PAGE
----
Jan 26, 10
Read in January, 2010 — I own a copy
For those of us who never took an economics course in college this is a great book. Its scope seems overly ambitious (a history of the world as told through money and finance), but it in fact tells exactly that story, and while there are some necessarily broad strokes at times, the book does not shy away from getting into the gritty details when necessary. It certainly demands some attentive reading when it delves into some of the more complicated concepts of the late 20th century financial abstractions.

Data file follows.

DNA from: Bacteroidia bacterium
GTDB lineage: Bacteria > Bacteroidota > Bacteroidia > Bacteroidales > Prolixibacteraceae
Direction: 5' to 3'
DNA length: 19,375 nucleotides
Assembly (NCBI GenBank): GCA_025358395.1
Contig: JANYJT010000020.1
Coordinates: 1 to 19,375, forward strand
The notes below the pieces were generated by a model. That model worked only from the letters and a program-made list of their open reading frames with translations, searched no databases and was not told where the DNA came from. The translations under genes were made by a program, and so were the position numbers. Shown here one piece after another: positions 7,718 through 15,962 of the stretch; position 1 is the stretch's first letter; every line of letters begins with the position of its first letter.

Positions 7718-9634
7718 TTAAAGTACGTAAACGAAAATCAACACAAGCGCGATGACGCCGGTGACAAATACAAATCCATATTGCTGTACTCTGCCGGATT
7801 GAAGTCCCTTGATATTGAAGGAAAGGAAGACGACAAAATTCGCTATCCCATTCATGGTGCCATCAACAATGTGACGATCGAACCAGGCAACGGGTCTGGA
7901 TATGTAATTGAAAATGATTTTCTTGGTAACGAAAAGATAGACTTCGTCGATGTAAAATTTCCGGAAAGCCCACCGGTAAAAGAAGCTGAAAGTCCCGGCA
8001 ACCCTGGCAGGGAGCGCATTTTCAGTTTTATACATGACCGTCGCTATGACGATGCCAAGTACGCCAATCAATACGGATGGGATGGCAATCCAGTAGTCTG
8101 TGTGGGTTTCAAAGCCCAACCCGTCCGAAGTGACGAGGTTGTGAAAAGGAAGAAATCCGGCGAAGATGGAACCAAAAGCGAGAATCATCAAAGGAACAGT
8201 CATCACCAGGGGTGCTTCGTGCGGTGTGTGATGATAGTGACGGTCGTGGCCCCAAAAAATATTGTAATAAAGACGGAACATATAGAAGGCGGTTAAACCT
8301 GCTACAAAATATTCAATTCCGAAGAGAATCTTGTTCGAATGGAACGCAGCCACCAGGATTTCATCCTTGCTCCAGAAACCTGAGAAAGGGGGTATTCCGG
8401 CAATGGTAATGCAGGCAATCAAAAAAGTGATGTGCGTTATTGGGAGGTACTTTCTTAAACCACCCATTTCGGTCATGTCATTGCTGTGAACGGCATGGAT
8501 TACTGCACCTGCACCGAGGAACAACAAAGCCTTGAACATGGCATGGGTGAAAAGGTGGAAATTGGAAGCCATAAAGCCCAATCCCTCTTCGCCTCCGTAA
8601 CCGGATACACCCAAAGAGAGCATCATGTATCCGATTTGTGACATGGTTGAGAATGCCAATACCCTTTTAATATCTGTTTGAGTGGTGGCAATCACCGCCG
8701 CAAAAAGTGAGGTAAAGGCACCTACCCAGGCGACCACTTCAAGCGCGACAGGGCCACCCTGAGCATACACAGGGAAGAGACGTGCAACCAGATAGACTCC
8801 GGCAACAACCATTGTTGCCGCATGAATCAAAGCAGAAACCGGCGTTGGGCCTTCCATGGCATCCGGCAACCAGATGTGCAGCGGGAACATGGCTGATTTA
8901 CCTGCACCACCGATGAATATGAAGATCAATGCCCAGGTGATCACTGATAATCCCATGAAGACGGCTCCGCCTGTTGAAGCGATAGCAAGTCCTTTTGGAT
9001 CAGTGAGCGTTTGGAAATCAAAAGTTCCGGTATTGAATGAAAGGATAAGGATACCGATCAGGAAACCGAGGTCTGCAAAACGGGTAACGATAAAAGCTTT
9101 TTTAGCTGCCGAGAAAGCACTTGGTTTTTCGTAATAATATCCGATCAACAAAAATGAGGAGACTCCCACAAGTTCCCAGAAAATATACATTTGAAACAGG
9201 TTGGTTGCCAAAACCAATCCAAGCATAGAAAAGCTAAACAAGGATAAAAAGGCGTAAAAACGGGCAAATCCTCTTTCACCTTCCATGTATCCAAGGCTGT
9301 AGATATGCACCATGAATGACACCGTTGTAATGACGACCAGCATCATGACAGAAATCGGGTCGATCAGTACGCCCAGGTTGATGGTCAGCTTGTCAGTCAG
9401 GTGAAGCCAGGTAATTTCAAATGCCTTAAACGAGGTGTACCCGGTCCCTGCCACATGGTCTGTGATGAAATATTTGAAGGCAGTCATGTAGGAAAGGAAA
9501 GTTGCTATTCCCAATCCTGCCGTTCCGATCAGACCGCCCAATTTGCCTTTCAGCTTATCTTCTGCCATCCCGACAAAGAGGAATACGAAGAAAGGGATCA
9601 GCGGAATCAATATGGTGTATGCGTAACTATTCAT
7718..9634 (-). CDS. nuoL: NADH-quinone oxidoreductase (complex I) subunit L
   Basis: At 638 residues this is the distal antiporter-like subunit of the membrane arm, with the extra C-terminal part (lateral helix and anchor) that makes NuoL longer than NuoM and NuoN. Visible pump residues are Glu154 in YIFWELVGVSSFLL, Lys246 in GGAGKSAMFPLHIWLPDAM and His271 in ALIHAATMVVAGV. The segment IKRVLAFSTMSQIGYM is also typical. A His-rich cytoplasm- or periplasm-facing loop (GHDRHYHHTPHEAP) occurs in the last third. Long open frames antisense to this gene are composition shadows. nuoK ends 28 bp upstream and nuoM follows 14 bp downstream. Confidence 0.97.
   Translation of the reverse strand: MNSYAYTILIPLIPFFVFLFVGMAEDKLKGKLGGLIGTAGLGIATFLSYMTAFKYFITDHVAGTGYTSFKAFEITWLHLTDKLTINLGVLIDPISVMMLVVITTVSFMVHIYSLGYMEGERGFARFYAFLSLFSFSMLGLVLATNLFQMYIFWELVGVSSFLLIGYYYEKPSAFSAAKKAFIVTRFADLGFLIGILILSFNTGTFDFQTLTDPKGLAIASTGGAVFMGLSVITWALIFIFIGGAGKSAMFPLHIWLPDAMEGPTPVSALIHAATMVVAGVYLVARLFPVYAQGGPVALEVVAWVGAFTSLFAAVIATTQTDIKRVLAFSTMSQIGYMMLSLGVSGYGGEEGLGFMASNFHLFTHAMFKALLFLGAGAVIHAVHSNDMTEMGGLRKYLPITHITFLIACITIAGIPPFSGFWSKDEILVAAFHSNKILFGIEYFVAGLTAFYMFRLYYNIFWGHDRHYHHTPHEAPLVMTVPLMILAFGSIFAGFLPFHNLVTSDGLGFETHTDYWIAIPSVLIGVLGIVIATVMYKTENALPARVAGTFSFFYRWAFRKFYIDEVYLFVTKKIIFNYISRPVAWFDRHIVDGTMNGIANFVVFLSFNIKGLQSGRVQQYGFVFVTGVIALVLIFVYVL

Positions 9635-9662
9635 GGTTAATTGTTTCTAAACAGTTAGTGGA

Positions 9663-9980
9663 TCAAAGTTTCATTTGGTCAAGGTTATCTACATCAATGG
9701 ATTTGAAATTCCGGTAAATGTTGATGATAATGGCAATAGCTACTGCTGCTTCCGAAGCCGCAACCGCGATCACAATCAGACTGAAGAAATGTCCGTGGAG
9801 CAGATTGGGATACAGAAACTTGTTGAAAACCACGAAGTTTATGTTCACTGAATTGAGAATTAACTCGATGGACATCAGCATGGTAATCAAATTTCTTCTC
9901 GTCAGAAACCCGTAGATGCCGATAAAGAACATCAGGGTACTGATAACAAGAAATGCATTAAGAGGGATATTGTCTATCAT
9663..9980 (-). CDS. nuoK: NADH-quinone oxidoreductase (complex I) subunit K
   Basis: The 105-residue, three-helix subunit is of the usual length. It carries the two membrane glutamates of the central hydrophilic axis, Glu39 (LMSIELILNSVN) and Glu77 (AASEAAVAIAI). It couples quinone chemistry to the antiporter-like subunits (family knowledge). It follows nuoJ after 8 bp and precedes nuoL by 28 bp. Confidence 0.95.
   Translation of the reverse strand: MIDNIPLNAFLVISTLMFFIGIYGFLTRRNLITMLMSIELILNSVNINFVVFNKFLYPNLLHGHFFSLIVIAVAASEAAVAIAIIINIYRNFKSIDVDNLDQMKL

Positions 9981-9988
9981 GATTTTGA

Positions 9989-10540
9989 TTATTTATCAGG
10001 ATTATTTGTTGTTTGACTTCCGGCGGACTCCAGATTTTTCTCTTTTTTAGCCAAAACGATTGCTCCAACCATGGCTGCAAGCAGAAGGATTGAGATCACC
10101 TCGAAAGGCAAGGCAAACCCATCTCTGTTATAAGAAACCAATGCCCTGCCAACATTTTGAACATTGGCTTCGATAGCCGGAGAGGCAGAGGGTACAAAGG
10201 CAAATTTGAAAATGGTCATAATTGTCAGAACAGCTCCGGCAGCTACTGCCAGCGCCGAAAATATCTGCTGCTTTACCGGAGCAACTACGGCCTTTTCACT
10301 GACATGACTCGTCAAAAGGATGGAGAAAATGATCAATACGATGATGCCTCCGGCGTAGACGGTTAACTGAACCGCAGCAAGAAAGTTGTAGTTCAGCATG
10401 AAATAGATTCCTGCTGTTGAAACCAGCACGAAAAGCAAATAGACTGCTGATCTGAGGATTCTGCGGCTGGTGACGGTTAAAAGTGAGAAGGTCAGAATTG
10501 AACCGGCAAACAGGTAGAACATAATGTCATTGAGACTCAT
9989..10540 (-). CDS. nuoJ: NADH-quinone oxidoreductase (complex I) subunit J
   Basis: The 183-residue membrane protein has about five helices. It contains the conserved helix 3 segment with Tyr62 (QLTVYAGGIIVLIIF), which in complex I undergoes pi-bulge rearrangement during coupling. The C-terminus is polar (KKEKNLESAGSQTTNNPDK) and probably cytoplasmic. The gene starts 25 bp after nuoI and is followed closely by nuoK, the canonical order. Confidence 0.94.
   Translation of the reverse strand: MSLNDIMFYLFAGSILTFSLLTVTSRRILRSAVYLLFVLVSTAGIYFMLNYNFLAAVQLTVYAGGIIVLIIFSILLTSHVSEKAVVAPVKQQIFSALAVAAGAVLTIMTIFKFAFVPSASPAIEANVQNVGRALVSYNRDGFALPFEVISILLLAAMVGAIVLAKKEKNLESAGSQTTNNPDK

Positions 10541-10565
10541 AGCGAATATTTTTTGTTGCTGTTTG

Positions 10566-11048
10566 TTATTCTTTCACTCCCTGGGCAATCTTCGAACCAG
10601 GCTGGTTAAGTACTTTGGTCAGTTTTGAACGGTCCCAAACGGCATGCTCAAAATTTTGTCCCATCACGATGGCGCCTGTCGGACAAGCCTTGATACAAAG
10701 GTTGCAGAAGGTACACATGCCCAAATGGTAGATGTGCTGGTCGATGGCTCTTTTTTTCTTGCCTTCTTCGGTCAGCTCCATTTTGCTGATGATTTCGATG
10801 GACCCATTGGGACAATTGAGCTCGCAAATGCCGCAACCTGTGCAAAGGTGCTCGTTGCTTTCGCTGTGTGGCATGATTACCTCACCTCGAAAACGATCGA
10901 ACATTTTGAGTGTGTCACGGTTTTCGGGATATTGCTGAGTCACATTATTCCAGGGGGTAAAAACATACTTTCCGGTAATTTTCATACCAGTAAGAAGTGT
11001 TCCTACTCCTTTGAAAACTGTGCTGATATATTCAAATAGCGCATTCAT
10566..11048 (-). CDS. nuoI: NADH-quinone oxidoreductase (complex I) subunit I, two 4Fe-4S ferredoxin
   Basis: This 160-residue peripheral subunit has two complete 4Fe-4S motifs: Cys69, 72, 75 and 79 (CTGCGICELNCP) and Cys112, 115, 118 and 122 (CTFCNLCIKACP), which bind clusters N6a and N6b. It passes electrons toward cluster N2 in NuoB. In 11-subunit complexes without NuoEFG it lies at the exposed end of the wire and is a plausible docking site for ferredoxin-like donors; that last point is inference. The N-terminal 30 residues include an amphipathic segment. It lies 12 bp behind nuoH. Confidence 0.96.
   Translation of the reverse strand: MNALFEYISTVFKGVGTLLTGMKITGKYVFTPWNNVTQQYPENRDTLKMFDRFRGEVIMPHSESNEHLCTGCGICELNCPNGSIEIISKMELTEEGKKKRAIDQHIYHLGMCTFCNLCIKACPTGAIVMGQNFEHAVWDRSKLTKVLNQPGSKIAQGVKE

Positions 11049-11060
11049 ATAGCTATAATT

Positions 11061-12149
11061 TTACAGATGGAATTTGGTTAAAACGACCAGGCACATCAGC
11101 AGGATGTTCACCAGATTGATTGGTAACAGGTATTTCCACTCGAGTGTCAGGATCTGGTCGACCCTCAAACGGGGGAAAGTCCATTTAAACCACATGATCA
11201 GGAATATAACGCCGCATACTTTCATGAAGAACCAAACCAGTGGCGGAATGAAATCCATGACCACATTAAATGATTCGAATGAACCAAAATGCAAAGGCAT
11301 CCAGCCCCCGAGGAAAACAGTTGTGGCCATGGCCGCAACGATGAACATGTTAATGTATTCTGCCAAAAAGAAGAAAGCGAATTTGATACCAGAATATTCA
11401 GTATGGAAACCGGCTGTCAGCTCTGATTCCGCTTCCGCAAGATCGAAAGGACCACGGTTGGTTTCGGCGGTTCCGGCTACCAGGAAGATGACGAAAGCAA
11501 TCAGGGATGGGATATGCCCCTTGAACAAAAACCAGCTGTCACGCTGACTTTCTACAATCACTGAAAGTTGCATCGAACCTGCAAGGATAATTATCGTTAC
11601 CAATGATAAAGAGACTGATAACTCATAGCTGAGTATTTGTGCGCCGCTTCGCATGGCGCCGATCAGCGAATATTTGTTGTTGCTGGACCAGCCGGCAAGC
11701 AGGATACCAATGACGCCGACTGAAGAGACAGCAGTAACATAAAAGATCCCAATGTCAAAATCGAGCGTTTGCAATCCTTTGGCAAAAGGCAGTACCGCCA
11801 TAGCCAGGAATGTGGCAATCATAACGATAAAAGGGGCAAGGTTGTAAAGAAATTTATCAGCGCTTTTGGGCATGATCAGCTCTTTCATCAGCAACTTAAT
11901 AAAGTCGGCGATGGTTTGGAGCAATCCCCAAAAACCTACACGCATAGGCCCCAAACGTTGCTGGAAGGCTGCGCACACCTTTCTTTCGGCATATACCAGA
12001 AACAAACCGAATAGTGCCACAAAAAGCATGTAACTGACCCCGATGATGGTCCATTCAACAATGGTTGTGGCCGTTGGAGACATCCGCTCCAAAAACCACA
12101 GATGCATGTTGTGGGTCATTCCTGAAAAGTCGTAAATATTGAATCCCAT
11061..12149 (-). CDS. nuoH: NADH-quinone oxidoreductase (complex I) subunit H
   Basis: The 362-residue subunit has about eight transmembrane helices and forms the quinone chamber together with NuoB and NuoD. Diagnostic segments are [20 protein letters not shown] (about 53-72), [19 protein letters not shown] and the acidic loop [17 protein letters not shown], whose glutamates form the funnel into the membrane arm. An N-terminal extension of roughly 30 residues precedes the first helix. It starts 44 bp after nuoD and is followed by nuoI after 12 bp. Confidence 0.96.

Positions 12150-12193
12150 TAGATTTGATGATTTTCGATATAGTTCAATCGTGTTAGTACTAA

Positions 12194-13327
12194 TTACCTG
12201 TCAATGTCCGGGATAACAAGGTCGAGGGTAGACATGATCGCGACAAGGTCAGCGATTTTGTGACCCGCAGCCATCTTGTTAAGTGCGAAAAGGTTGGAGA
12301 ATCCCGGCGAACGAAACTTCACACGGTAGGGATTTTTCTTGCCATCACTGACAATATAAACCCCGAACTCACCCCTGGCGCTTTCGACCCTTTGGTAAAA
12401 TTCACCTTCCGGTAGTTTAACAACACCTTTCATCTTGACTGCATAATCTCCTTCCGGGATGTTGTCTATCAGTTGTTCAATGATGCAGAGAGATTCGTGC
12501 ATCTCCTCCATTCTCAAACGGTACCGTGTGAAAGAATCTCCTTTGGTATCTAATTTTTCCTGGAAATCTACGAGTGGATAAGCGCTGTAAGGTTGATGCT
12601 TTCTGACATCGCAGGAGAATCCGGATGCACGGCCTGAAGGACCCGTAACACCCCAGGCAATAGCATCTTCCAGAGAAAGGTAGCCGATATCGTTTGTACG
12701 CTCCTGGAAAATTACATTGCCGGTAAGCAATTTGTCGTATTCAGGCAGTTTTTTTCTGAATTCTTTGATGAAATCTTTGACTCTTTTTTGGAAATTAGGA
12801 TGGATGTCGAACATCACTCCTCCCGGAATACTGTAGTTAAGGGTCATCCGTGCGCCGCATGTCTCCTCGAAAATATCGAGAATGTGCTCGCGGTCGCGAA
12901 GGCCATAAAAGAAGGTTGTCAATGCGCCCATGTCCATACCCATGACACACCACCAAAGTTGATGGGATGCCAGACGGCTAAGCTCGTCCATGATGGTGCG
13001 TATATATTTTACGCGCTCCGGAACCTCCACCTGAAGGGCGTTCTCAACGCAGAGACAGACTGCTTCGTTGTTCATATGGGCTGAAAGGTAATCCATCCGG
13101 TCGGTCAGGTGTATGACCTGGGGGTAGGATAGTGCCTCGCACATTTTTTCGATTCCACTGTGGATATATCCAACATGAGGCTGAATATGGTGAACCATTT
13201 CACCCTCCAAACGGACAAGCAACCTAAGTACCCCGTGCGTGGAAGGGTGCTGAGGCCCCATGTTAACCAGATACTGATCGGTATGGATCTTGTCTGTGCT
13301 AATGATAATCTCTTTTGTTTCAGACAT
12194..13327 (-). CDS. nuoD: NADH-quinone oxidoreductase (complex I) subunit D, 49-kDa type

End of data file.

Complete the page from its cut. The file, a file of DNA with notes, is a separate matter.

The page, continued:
Though he doesn't belabor the point (and it might deserve belaboring) you can't help but be struck by lockstep development of finance to augment military conquest. It seems every innovation in finance has served to expand the scope of war. Maybe I'm just naive.
There are other stories that were missing from this book that I wish had been addressed. It focuses on the current system of finance and banking but tells the history of the current system. I wanted more historical coverage of other systems of money and lending that got drowned out by the current system over the centuries. Maybe that would have been a different book altogether, but as it is, his story reads as if money, banking and finance developed in Europe while the rest of the world had no concept of these things.